“Involve your children in recycling – they question why I am holding onto stuff.”
Liz Pigott is a primary school teacher who lives in south London with her husband and three children.
Q: What issues do you care about?
We’re really into recycling – the kids are really involved. My eldest son’s job is to take out the recycling each week to earn his pocket money. He also makes sure his younger brothers know which recycling goes into which bin.
And the children learn a lot about recycling at school, including conservation. They’re very interested in animals and conservation. Black Lives Matter is also key to them.
Q: Why do you recycle?
To stop waste and reduce our carbon footprint – and it’s a good thing to do. People throw things away so easily that could be reused. It’s important to do it to conserve natural resources.
As a teacher, recycling is a significant part of the curriculum at school. Schools have taken it on board so it’s just normal for the children to recycle paper and packaging.
Q: Do you recycle any of your old electricals?
We have only started doing it recently because of the Recycle Your Electricals campaign. Prior to this we had a lot hoarded in the loft because we didn’t know where to take it.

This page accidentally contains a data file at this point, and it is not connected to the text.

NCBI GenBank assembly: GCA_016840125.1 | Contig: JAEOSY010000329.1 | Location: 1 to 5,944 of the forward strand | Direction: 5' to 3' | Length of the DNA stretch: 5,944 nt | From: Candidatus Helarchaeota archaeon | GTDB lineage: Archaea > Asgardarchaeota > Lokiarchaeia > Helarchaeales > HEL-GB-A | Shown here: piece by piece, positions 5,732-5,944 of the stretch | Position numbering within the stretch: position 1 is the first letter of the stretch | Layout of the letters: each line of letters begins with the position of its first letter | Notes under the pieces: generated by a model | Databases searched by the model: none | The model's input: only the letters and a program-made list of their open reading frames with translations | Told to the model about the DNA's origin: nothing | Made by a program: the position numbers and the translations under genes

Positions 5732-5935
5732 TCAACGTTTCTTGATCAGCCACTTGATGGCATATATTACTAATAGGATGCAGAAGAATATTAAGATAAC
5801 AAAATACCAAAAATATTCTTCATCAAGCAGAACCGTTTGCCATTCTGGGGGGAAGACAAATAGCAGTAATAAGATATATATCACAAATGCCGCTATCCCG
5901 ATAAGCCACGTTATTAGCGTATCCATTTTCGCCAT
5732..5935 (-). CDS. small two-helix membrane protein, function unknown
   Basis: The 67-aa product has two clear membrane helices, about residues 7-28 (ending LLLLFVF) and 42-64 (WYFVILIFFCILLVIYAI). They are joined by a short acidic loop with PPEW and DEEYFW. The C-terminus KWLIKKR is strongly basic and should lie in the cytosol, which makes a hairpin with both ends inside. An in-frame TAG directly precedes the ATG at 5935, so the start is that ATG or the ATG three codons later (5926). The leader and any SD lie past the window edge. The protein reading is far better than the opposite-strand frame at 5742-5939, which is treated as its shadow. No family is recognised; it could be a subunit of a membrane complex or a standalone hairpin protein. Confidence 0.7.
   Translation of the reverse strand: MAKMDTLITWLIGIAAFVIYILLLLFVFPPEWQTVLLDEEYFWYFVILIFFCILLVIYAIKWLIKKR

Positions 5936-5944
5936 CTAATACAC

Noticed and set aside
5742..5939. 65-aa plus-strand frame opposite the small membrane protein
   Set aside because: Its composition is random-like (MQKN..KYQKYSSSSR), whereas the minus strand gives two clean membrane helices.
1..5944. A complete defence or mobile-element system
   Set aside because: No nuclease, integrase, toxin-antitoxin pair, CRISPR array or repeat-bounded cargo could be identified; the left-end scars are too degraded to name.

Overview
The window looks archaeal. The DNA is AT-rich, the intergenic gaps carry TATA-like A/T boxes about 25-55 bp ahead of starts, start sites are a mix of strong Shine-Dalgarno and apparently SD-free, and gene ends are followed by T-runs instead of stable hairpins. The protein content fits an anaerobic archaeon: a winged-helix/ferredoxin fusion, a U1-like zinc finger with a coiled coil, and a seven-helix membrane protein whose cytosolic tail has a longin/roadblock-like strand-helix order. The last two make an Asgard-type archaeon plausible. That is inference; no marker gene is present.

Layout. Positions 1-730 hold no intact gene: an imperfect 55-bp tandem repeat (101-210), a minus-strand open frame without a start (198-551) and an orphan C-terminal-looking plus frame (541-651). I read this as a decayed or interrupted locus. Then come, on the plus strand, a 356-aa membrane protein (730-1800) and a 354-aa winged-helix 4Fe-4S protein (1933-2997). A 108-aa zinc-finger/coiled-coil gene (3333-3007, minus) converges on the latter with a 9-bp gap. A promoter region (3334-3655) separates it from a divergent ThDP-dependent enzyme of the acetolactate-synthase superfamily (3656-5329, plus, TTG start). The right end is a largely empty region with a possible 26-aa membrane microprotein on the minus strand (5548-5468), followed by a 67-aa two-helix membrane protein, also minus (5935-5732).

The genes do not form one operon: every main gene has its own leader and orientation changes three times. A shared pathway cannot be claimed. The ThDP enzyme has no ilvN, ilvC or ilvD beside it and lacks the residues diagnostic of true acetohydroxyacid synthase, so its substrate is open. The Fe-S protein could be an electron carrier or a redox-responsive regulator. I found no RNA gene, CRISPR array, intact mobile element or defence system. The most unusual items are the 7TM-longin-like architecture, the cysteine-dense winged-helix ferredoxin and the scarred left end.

Q: How many old electricals do you have in your house that you don’t currently use?
Around 40 that we don’t use.
Q: What types of electricals do you keep in your home, and why?
We did the Recycle Your Electricals Treasure Hunt to dig out our old electricals – including consoles, iPads, record players, an old VCR, a broken lawn mower, strimmers, irons, cables, broken radios, shavers, quite a few old laptops, and three phones.
We’re now going to find our nearest recycling point, and take them down to be recycled – and create some space in our loft.
Q: What stopped you from recycling all your old electricals?
Not having an easy way to do it – there wasn’t a simple place to take our electricals. Also, we were holding onto old electricals such as an ipod because of the memories it holds.
Q: Any top tips for recycling electricals?
- Involve your children – they help you see things in a new light, as they question why I am holding onto stuff. And they think it’s fun.
- Put unwanted electricals aside in a bag, as it keeps it at the forefront of your mind. Accumulate a collection of them, fill up the bag to save lots of trips – similar to recycling clothes. Make it an active choice to take it to the recycling centre.
- Raise awareness of the campaign through your local friends, neighbours and forums.